This article examines the right to return of refugees and displaced persons. After an historical overview, the author first interprets the right to return enshrined in the International Bill of Rights. It is argued that there is a growing support for a broad right to return applicable to cases where it is being claimed by mass groups of people, even when non-nationals are concerned.

The second part of the article focuses on the right to return in practice. The application of the right to return in the Middle East and Kosovo will be assessed.

Arguments will be proposed for the Palestinian right to return. This right should not be made subject to political negotiations. The example of Kosovo serves as an illustration of international practice Kosovo where the right to return has been clearly articulated and
accepted. This article is concluded by the argument that the passage of time between the creation of the refugee problem and its resolution should not deny the existence of the right to return.

This article deals with the right to return1 of refugees2 and displaced persons.3 The right to return has been
relevant to solve problems of displacement in countries in all regions of the world, including Bhutan, Bosnia-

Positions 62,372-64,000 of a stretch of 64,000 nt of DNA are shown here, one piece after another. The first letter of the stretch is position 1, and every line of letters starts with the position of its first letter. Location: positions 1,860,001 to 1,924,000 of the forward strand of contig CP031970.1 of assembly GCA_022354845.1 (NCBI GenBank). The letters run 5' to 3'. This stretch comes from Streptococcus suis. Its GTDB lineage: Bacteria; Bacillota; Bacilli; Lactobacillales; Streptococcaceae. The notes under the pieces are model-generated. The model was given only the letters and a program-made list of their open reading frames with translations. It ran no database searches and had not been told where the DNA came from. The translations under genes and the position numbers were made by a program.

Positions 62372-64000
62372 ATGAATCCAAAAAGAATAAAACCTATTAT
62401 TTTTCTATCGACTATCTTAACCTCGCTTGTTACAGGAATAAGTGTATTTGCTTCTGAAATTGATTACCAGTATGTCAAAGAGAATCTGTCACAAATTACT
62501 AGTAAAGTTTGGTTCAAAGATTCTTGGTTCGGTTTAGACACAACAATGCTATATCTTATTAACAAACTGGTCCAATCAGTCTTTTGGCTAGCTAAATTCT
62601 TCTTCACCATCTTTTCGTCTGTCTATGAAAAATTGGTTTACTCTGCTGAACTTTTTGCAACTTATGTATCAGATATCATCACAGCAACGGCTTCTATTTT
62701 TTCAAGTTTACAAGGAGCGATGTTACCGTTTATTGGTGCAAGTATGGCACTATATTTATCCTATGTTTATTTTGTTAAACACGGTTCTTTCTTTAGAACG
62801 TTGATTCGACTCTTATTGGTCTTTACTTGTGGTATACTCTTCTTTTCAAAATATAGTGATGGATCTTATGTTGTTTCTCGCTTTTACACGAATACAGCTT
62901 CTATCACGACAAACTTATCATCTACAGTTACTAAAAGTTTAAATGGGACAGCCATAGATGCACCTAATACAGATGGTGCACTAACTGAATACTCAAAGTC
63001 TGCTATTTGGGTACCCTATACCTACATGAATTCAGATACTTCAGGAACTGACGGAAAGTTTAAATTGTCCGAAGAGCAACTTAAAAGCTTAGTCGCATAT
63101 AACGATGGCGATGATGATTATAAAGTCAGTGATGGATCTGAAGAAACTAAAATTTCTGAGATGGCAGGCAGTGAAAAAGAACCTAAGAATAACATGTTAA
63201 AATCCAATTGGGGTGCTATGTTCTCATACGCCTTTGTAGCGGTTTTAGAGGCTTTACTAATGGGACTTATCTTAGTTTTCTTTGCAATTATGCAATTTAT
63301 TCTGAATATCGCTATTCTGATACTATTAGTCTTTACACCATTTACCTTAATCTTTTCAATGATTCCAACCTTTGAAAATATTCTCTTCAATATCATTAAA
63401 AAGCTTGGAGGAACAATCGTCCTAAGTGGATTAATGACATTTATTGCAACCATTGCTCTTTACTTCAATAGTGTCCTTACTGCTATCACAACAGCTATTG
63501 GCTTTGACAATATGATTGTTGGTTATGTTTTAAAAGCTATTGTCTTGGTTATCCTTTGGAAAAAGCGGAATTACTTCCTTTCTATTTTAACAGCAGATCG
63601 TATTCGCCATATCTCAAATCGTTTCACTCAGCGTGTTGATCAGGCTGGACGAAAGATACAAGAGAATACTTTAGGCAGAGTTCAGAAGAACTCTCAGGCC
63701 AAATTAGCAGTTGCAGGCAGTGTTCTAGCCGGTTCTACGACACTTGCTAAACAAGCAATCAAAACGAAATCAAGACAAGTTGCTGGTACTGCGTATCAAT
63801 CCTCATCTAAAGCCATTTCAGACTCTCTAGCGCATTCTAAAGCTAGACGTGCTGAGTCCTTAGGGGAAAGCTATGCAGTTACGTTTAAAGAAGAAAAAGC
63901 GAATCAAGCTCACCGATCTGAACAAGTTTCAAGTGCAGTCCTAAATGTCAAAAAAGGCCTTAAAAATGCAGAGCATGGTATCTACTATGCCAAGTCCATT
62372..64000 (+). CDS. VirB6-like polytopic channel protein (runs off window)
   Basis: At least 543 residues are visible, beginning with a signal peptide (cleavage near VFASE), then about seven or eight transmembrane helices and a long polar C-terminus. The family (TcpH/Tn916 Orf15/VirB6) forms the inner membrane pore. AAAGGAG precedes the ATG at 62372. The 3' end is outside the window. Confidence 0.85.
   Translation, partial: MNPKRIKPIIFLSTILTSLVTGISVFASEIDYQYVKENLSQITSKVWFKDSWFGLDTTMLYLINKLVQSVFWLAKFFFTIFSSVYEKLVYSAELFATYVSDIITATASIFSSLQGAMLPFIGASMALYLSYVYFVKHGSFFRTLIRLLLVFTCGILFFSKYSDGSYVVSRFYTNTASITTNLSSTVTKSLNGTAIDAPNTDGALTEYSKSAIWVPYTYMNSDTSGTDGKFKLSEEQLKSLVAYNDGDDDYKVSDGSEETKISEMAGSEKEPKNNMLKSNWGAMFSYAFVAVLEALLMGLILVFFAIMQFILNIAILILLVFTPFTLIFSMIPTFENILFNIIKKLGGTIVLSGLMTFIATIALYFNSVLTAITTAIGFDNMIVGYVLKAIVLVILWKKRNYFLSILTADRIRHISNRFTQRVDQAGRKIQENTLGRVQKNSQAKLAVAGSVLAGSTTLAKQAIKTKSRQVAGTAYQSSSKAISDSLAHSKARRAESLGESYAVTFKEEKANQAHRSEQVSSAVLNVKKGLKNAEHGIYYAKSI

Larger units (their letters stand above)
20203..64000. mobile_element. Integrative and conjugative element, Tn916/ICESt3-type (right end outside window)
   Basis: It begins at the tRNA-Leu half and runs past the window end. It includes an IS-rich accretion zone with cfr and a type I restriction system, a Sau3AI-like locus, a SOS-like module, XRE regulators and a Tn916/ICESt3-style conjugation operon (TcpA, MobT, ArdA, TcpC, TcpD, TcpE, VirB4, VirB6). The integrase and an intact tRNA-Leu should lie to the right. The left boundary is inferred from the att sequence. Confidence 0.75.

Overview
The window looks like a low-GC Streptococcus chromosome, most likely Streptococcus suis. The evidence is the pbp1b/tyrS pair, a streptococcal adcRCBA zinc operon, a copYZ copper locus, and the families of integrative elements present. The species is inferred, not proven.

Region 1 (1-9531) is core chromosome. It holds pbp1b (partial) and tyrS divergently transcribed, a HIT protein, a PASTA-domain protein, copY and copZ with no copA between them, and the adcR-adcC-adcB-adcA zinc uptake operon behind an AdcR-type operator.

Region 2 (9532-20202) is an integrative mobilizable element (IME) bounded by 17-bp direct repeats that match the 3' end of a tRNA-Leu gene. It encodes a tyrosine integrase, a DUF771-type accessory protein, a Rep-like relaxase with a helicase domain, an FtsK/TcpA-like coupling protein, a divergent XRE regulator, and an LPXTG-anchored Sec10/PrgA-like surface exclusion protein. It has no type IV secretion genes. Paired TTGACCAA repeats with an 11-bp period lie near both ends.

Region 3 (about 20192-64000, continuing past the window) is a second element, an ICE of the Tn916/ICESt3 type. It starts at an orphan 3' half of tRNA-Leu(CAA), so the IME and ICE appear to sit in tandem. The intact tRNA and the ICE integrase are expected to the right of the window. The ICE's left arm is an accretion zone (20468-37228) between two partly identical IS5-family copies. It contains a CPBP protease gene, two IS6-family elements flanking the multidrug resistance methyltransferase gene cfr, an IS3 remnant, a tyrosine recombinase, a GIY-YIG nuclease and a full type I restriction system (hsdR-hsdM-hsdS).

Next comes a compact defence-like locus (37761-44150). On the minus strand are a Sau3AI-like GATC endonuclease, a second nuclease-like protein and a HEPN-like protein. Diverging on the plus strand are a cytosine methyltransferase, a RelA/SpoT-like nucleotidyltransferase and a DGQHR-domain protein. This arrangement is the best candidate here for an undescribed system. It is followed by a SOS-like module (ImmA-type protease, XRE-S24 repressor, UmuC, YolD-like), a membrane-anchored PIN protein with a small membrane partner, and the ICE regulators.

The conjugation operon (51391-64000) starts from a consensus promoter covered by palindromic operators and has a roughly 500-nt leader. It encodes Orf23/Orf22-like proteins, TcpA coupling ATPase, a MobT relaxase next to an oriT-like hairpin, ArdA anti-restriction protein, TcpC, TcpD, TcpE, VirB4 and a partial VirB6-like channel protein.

Herzegovina, Croatia, East Timor, El Salvador, Guatemala, Kosovo, Cyprus, Georgia, the Middle East and

Under international law, all individuals have a right to return to their homes - commonly referred to
as their ‘homes of origin’- whenever they have become displaced due to circumstances beyond their control.4
In order to achieve a just settlement of refugee or displacement problems, the first and obvious solution would
be to facilitate the voluntary repatriation of the victims.5

Like all human rights, the right to return is an inherent human right that all individuals possess even
if, in actual practice, governments deliberately obstruct its free exercise. Since the right to return is one
accorded under international law, deliberate governmental obstruction of it would violate international law
and will in principle be illegal.6

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